Your child’s speech development starts long before he or she says the first word. In fact, some research indicates that a baby learns to recognize the mother’s voice already while in the womb. At just a few months old, babies will distinguish between the language of their environment and a foreign language. Studies showing this did not include a familiar voice, just the familiar language contrasted with the foreign language.
Your child’s language development thus has already started before he or she is making any speech-like sounds. It follows that talking to your tiny baby is important, even though the baby cannot yet understand the words. You may even want to read out loud to your baby. Could hearing rhymes at this early stage help the baby develop better speech and learn to read more easily later on? We don’t know, but we can be sure at will not hurt.
So just hearing speech lays a foundation for learning to talk. Actual speech skills also start to develop through several stages before the first words appear.
The baby starts making vowel-like sounds when only around six weeks old. It is usually a sign of contentment and may also be a way for the baby to experiment with making sounds. These sounds are what we call cooing. Imitating these sounds back to the baby becomes a way of connecting, a first step toward verbal communication, even though the sounds are not really verbal in the true sense but merely a pleasant game.
Sometime around the age of four to six months, the baby starts to make strings of consonant-vowel sequences such as ba-ba-ba, or da-da-da. We then say the baby is babbling. The baby is now experimenting with more complex sound making.
The babbling consists of shifts between an open mouth (the vowel sound) and closed mouth (the consonant sound). The most common consonant sounds used in babbling are b, d, g and m. For the first three sounds, the air stream through the mouth is momentarily stopped. When the baby opens the mouth it makes a vowel sound. For m, the air is stopped at the mouth but allowed to escape through the nose. When we imitate the baby’s babbling, we set the stage for the baby starting to imitate our words. We match the baby’s sounds, and the baby in turn matches ours. At first it is just a fun game, but gradually the child learns how to make the sounds we are making.
By eight months or so, your baby’s babbling may begin to sound more like the baby is trying to talk. The strings of syllables start to include variations in rhythm and intonation that imitate conversations.
Often the first words develop directly out of the child’s babbling. The parents, eager to hear those first words, assign meaning to the baby’s ma-ma-ma or da-da-da.
Your child may or may not catch on to the meaning you assign to “mama” and “dada.” The first true words may be these or some other words. They are usually ones that are repeated frequently in a situation of high interest to your child. Which words come first differs a great deal from one child to another.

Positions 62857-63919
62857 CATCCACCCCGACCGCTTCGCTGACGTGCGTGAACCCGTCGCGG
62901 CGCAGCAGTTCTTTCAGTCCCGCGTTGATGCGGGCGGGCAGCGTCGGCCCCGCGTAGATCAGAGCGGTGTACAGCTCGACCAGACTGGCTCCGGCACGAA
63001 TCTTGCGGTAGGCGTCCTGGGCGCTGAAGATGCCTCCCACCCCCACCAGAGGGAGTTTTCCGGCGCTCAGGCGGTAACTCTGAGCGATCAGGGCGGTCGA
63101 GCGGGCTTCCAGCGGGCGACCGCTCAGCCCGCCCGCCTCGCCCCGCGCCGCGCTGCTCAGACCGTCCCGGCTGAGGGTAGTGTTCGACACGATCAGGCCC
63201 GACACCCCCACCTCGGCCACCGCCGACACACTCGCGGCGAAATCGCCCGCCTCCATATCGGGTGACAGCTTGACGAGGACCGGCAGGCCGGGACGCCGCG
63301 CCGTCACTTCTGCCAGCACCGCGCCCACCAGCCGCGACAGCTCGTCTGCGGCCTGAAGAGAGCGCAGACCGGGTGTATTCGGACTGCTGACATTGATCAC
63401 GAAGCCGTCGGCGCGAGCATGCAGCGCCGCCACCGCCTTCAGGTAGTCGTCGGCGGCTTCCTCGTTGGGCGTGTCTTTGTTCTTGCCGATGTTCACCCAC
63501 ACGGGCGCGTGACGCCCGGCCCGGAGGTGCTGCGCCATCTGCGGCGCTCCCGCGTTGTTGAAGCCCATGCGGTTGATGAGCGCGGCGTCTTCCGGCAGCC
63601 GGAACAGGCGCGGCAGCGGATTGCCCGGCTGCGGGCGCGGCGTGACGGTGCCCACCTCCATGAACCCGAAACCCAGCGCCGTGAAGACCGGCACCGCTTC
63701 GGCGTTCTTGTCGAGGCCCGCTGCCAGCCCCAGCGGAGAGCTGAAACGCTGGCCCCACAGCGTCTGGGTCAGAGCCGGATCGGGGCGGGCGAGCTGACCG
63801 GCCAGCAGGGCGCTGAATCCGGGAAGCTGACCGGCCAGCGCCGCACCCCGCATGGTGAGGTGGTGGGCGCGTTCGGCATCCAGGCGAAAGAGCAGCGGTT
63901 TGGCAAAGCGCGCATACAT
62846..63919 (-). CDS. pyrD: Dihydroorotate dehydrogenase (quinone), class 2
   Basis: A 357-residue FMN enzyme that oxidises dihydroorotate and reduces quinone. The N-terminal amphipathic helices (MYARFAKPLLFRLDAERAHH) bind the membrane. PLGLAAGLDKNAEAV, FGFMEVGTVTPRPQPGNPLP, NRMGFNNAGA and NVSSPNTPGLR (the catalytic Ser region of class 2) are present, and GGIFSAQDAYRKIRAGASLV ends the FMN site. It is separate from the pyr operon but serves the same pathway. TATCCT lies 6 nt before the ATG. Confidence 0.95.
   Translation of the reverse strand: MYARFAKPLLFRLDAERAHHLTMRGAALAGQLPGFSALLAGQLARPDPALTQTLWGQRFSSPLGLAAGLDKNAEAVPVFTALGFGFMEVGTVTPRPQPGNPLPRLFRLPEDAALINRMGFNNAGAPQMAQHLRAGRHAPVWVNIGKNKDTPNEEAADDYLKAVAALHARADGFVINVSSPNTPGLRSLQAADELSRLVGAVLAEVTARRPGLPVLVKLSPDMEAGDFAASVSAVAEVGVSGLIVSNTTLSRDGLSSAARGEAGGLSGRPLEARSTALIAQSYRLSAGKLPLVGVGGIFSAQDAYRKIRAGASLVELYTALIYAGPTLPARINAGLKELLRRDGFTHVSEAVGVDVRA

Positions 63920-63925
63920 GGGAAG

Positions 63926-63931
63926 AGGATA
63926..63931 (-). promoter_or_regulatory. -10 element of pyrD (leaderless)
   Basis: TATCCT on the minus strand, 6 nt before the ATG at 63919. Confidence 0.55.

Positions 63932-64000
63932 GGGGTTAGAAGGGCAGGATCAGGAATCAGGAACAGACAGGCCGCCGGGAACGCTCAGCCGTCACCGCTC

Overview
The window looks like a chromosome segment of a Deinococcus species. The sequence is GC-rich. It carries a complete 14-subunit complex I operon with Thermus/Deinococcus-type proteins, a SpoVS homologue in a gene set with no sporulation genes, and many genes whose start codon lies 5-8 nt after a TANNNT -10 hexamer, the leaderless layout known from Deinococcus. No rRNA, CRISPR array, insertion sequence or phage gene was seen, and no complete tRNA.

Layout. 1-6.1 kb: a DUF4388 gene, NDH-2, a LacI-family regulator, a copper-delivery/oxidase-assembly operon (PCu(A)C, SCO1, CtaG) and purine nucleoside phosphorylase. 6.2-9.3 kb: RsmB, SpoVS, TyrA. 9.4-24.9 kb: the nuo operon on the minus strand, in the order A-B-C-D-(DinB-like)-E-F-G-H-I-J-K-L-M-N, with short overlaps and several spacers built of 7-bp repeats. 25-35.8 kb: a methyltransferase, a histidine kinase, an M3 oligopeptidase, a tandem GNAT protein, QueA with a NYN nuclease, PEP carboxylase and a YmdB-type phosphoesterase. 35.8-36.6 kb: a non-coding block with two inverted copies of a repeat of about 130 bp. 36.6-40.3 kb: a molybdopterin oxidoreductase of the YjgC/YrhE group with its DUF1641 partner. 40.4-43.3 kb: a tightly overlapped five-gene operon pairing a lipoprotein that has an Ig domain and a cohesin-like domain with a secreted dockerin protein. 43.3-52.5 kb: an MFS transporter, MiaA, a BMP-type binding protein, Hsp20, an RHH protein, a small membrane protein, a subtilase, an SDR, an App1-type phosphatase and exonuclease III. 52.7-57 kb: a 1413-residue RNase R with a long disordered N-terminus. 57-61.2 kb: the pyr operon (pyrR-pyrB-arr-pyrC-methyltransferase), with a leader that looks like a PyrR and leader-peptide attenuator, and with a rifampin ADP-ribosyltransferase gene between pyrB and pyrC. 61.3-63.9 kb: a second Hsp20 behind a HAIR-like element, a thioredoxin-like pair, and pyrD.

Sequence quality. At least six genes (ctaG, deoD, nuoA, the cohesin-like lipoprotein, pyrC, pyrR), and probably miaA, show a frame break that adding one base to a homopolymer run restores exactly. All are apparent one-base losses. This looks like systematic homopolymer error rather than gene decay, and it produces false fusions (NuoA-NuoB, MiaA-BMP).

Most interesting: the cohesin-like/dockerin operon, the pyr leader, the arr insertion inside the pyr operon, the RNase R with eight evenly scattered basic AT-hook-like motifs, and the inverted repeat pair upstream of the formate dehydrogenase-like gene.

My daughter’s first word was “titta,” the Swedish word for “look.” She was my first child, and I spent a great deal of time carrying her on my arm. I would point out birds on the ground and other interesting things to look at. Each time, as I pointed to something, I would say, “Titta!” This word has a babbling-like structure similar to “mama” or “dada,” and is therefore easy for a baby to say.
The baby’s first words have not yet taken on their exact, lexical meaning in the child’s mind. It may take quite some time before your baby understands the real meaning of a word and is able to use it correctly in a variety of situations. Learn more about this in my article, Learning Words.
Putting Word Together
Some time in the second year, your child will start to put two or three words together into simple phrases. Those phrases may sound something like “Daddy go bye-bye.” These are not true sentences, but simply short strings of words with no real grammatical structure.
When one of my sons was about 18 months, seeing the very first snow fascinated him. He stood by the window much of the morning looking at the white stuff falling from the sky. When he woke up from his nap, he went straight to that window. It was with great disappointment in his voice that he exclaimed, “_now don!” (Snow gone!)
Some children will imitate sentences exactly as they have heard them. It may then sound as though they are putting complete sentences together, before they are able to do it themselves.
Soon after the second birthday, most children will be able to start building their own sentences. They will use common phrases and structures they have heard as the building blocks around the needed content words. Many grammatical features such as gender or verb tense may still be incorrect. But, they are now on their way to being able to communicate effectively in a variety of situations.